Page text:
# MathML Support¶

MathJax uses MathML as the basis for its internal format for
mathematical expressions, so MathML support is built into MathJax at a
fundamental level. There is a MathML input jax
for converting from MathML elements into the internal format
(javascript objects representing the MathML elements), and there is a
mechanism that can convert the internal format into a serialized
MathML string provided by `MathJax.startup.toMML()`

(if you are
using MathJax components).

While MathJax version 2 included a NativeMML output jax for producing MathML output in the web page, because MathML is not available in the Chrome, Edge, and IE browsers, because the MathML support in Safari and Firefox don’t include all the features needed by MathJax (e.g., the <mlabeledtr> element needed for labeled equations), and because the quality of the results in Safari and Firefox are not always comparable to the output from MathJax, the NativeMML output jax is no longer provided in MathJax version 3.

You can, however, use MathJax’s MathML serialization features to implement your own native MathML output if you wish. Here is one example that does so for TeX input to MathML output.

```
<style>
mjx-container[display="block"] {
display: block;
margin: 1em 0;
}
</style>
<script>
MathJax = {
//
// Load only TeX input and the contextual menu
//
loader: {load: ['input/tex', 'ui/menu']},
//
// When page is ready, render the math in the document
//
//
// When page is ready:
// disable the assistive-mathml menu item
// render the document, handling require and autoload calls
//
startup: {
pageReady() {
MathJax.startup.document.menu.menu.findID('Accessibility', 'AssistiveMml').disable();
MathJax._.mathjax.mathjax.handleRetriesFor(() => MathJax.startup.document.render());
}
},
//
// Override the usual typeset render action with one that generates MathML output
//
options: {
renderActions: {
assistiveMml: [], // disable assistive mathml
typeset: [150,
(doc) => {for (math of doc.math) {MathJax.config.renderMathML(math, doc)}},
(math, doc) => MathJax.config.renderMathML(math, doc)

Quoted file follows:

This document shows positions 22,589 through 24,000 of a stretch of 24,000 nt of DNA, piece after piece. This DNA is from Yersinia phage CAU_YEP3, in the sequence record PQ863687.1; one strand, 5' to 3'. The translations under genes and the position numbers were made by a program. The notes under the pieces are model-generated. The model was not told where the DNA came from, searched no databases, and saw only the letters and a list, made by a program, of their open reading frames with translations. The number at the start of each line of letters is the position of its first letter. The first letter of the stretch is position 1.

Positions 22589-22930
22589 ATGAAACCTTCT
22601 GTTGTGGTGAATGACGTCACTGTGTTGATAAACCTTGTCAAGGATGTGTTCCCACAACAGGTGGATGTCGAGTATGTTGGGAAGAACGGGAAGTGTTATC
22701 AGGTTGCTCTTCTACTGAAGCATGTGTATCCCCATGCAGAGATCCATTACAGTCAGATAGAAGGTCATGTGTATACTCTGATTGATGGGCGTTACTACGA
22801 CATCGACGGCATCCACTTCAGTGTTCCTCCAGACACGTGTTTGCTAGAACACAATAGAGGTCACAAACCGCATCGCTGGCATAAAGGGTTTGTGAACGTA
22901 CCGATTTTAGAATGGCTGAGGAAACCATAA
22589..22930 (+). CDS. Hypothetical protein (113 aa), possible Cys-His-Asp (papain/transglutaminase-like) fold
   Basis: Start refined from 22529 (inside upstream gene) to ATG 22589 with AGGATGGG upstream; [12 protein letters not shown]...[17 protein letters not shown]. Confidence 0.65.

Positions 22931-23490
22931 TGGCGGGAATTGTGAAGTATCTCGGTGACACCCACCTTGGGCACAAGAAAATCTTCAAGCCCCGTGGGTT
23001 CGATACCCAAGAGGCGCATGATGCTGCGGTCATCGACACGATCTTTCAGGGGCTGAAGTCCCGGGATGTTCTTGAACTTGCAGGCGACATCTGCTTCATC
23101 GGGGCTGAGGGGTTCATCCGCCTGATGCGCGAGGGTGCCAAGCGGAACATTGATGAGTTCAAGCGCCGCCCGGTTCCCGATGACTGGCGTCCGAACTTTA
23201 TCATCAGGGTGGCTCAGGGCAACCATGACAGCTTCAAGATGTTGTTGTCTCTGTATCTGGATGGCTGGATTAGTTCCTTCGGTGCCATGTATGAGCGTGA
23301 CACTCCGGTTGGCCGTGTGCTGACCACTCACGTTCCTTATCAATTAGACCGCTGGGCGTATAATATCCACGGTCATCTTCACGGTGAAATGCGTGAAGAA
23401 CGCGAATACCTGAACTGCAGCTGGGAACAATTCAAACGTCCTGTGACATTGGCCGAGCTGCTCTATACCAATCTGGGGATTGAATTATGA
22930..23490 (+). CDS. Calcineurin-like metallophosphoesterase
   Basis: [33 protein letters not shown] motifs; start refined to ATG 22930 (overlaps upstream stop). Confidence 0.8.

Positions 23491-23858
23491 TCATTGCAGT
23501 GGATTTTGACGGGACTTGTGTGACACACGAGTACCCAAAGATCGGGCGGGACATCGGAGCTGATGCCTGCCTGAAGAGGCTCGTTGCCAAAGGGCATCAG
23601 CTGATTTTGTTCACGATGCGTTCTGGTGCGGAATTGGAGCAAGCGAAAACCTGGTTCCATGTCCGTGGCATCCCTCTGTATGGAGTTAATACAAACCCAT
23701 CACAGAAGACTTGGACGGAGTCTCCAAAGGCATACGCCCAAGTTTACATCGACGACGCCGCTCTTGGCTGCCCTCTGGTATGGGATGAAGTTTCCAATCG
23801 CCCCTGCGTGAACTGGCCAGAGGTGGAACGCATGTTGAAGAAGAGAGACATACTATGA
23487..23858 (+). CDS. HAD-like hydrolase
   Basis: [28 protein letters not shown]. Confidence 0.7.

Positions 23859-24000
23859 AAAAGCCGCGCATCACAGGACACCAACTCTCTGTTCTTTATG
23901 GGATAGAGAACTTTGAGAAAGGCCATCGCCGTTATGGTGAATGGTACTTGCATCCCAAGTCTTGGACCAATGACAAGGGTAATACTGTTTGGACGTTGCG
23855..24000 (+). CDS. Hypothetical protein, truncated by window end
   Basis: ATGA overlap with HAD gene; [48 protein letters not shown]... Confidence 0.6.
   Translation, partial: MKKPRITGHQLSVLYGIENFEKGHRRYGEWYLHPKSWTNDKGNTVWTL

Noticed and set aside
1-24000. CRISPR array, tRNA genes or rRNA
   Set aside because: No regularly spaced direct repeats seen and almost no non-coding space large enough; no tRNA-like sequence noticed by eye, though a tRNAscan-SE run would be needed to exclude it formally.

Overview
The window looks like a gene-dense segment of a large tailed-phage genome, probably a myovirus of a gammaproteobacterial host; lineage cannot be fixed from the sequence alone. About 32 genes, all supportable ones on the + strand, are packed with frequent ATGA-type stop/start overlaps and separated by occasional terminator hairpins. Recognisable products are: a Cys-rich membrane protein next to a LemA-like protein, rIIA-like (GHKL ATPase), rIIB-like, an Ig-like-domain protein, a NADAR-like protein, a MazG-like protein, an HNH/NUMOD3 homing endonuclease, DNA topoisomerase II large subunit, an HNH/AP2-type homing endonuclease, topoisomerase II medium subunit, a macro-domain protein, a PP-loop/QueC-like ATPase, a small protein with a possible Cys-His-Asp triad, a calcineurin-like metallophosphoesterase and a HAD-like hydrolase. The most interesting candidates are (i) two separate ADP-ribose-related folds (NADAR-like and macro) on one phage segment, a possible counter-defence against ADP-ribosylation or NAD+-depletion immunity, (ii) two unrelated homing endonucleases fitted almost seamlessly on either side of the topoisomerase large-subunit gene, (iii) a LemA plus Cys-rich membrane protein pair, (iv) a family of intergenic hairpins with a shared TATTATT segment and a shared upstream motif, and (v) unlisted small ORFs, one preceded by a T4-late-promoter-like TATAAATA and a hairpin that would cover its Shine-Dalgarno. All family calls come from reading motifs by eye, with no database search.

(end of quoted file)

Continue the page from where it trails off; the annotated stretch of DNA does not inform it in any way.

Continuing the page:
]
},
menuOptions: {
settings: {
assistiveMml: false
}
}
},
//
// The action to use for rendering MathML
//
renderMathML(math, doc) {
math.typesetRoot = document.createElement('mjx-container');
math.typesetRoot.innerHTML = MathJax.startup.toMML(math.root);
math.display && math.typesetRoot.setAttribute('display', 'block');
}
};
</script>
<script type="text/javascript" id="MathJax-script" async
src="https://cdn.jsdelivr.net/npm/mathjax@3/es5/startup.js">
</script>
```

This example uses the startup component to load just
the input/tex and contextual menu components, and defines a new render action that
replaces the standard `typeset`

action with one that creates a
MathJax container element and stores it in `math.typesetRoot`

,
then converts the internal format to a MathML string (via
`MathJax.startup.toMML()`

) and has the browser parse that into
DOM element (via `innerHTML`

). A later render action will move
the container and its MathML contents into the DOM at the proper
location. For math that is in display style, the container is marked
with an attribute so that CSS can be used to make the container be a
block-level element with some top and bottom margin.

The example also takes several steps to disable the Assistive MathML
extension that inserts hidden MathML for the usual output renders.
This is unneeded since we are generating MathML ourselves as the
primary output. Setting the `menuOptions.settings.assistiveMml`

option to `false`

turns off the assistive MathML in the contextual
menu. The `pageReady()`

function also includes a line that
disables the assistive-MathML item in the menu, so user’s can’t
accidentally turn it on again. Finally, the assistiveMml render
action is disabled, since it will never be activated (overkill
perhaps, but no need to run the usual code for nothing).

Note

MathJax’s version 2 NativeMML output processor worked around various limitations of Firefox/Gecko and Safari/WebKit (e.g., to provide support for equation labels), but this approach does not, as it just uses the generic MathML.